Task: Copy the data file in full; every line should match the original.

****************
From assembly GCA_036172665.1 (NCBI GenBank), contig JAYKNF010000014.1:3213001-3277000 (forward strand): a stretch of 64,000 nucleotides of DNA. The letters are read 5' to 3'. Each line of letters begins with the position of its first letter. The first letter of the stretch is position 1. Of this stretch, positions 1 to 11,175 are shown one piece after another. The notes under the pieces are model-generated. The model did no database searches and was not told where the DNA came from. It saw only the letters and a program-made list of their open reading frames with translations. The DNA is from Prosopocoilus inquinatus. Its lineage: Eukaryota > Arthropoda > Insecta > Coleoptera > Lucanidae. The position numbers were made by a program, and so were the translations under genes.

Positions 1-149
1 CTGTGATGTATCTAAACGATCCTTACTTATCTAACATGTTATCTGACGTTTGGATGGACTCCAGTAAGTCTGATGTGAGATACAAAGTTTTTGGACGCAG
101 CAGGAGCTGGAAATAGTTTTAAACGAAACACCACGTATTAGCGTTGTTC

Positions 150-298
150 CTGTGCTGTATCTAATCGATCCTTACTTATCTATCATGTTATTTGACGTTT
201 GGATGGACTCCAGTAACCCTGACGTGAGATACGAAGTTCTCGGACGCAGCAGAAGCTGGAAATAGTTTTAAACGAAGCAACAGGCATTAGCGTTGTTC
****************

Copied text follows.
From assembly GCA_036172665.1 (NCBI GenBank), contig JAYKNF010000014.1:3213001-3277000 (forward strand): a stretch of 64,000 nucleotides of DNA. The letters are read 5' to 3'. Each line of letters begins with the position of its first letter. The first letter of the stretch is position 1. Of this stretch, positions 1 to 11,175 are shown one piece after another. The notes under the pieces are model-generated. The model did no database searches and was not told where the DNA came from. It saw only the letters and a program-made list of their open reading frames with translations. The DNA is from Prosopocoilus inquinatus. Its lineage: Eukaryota > Arthropoda > Insecta > Coleoptera > Lucanidae. The position numbers were made by a program, and so were the translations under genes.

Positions 1-149
1 CTGTGATGTATCTAAACGATCCTTACTTATCTAACATGTTATCTGACGTTTGGATGGACTCCAGTAAGTCTGATGTGAGATACAAAGTTTTTGGACGCAG
101 CAGGAGCTGGAAATAGTTTTAAACGAAACACCACGTATTAGCGTTGTTC

Positions 150-298
150 CTGTGCTGTATCTAATCGATCCTTACTTATCTATCATGTTATTTGACGTTT
201 GGATGGACTCCAGTAACCCTGACGTGAGATACGAAGTTCTCGGACGCAGCAGAAGCTGGAAATAGTTTTAAACGAAGCAACAGGCATTAGCGTTGTTC